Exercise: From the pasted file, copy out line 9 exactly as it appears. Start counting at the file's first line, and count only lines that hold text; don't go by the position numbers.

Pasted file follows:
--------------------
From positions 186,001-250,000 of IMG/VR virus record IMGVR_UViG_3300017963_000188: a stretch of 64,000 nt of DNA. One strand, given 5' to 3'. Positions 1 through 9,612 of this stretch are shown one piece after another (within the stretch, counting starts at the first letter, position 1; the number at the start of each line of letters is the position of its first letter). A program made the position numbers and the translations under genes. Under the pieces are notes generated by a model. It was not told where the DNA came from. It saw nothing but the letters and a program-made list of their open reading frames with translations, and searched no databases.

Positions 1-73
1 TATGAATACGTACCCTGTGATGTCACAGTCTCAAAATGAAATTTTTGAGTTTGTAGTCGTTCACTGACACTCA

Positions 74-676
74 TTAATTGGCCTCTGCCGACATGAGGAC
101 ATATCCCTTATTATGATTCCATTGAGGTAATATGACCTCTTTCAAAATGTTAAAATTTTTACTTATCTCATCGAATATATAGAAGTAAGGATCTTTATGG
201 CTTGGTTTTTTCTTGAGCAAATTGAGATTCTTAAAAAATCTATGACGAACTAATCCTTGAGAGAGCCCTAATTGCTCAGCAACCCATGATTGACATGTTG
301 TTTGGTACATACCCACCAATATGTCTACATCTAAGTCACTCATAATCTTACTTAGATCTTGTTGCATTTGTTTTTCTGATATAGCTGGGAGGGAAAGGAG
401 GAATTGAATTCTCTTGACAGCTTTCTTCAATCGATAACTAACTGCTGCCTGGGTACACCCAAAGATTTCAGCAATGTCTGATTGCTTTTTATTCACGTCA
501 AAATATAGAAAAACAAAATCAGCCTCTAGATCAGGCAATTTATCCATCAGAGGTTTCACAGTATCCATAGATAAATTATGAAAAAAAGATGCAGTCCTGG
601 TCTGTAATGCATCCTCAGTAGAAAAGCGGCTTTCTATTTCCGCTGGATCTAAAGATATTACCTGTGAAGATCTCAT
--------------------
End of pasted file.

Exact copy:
401 GAATTGAATTCTCTTGACAGCTTTCTTCAATCGATAACTAACTGCTGCCTGGGTACACCCAAAGATTTCAGCAATGTCTGATTGCTTTTTATTCACGTCA